A little bit about bamboo
Botanical name: Bambusa
These hardy giant grasses grow thick and fast, making them one of the most popular privacy-creating plants around. Whether you want to add a lush look to your garden, create a wind break, sound barrier, hedge or create a tropical feel, ever-versatile bamboo is a no-brainer, and so is caring for bamboo. Bamboo is (almost) care free, especially if you choose the non-invasive, clumping variety.
While some varieties can become invasive and some, like the Dendrocalamus giganteus, can soar to 35 metres high, there are many more varieties that are perfect for the average Australian garden, like the range of non-invasive, clumping varieties below.
Ideal spot: Read the plant label as your bamboo's ideal spot will depend on the variety. Some bamboo like a sheltered but sunny position while others thrive in full sun. Bamboo will happily grow in a large pot, provided it has plenty of room to grow and good drainage. Water crystals can also help retain moisture in the soil in a pot.
How to prepare soil for planting bamboo
Bamboo will grow in most soils but prefers deep, fertile, loamy, slightly acidic, well-draining and moist soil. While this is the ideal soil for bamboo, as long as your soil ticks a few of these boxes, your bamboo will be happy. When digging the hole, make sure it’s twice as wide as the root ball on your bamboo.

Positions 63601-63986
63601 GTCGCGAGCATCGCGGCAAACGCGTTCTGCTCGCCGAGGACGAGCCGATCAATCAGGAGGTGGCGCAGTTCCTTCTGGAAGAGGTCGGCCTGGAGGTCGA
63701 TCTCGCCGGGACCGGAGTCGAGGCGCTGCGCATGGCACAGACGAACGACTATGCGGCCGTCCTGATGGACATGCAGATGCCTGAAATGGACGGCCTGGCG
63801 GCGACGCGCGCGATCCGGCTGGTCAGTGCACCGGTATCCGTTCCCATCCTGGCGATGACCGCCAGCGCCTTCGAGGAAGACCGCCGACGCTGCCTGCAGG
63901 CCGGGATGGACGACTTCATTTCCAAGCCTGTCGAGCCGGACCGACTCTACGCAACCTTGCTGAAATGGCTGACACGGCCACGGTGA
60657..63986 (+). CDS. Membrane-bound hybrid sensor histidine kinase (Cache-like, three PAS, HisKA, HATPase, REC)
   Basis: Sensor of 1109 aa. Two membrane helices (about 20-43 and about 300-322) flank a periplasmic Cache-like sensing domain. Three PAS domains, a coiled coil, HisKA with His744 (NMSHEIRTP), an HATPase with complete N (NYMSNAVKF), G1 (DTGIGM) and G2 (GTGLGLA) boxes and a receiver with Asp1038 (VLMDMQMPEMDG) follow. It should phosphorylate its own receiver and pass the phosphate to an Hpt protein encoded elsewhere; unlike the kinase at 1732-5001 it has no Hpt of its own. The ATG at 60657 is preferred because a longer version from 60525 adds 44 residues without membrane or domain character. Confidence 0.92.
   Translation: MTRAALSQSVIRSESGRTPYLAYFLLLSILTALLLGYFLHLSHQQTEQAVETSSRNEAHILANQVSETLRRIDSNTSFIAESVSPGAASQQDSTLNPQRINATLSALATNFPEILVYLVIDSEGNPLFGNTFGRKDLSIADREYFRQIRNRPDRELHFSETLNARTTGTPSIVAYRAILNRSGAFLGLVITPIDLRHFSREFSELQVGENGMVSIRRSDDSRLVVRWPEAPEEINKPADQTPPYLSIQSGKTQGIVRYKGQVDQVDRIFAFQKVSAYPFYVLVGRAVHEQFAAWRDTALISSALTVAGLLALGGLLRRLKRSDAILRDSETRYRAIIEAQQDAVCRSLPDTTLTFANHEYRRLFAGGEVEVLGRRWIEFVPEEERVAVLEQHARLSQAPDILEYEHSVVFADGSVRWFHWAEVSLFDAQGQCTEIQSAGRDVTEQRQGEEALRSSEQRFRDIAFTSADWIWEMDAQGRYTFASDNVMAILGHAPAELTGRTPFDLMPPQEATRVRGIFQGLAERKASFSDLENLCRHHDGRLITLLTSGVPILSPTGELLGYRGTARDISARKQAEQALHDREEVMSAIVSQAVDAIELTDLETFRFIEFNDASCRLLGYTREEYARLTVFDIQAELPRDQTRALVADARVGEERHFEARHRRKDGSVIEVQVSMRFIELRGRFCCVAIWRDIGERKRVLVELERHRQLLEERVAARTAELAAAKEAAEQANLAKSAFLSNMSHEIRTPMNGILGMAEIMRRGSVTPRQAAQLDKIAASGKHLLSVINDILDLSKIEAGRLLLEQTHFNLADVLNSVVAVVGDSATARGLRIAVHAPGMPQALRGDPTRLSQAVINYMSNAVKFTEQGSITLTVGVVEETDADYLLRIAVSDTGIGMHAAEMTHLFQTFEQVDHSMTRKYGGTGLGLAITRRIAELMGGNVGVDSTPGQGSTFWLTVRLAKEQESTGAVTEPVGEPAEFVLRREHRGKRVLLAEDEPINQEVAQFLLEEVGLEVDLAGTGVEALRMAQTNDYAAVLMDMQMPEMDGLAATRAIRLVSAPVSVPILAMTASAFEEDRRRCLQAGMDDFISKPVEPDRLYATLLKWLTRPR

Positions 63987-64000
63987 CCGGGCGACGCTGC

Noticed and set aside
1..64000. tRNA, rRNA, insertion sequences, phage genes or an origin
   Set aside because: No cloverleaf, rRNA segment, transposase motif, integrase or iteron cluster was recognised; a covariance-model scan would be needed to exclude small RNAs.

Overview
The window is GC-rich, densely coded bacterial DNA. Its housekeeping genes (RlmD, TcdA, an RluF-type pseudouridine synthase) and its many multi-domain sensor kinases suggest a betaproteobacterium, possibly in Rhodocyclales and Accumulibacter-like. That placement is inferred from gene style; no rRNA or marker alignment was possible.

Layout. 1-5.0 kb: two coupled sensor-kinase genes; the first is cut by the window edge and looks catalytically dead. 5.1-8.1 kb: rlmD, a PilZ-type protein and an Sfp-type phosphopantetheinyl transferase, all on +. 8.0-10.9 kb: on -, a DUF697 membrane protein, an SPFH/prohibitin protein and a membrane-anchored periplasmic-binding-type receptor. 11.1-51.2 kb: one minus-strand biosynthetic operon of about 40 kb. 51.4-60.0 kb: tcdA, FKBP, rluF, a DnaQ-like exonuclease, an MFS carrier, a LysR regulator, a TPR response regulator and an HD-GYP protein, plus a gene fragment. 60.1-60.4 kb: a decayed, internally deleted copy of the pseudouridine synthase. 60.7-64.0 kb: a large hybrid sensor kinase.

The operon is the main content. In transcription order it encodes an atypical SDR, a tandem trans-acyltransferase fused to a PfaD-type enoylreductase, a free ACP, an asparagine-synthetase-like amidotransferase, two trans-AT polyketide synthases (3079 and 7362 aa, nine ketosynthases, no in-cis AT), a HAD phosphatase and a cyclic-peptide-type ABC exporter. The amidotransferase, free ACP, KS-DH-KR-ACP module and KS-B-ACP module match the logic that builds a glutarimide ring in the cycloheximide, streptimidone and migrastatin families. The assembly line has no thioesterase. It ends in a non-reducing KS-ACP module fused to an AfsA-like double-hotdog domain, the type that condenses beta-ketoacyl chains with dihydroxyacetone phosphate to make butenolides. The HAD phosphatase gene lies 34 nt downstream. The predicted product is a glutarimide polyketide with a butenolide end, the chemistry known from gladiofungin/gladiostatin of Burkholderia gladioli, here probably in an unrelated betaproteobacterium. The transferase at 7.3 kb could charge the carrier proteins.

When new growth appears, at the beginning of spring, mid-summer and at the end of summer, feed your bamboo quality organic fertiliser like Dynamic Lifter or Dinofert. Adding a layer of mulch will also keep your bamboo growing strong.
Bamboo doesn’t need much pruning, unless you want to keep it in shape. Bamboo lose a small amount of leaves. If possible, don't throw them away. The leaves help keep the roots protected and moist. They will also return essential nutrients to the soil as they decompose, which will encourage bamboo growth.
Mites can be a pest and can become a big problem if left to their own devices. They appear as small white webs on the leaves. If you find mites on your bamboo, separate the affected parts of the plant from the unaffected parts (as best you can) and wash the affected area with a high-powered hose.
Bamboo will grow faster with the right amount of water. For the first two weeks after planting, water your bamboo until it’s saturated, every day in the late afternoon. After two weeks, give your bamboo a good watering three times a week in summer and once a week in winter. Make sure your bamboo is well watered during hot weather and when new growth appears.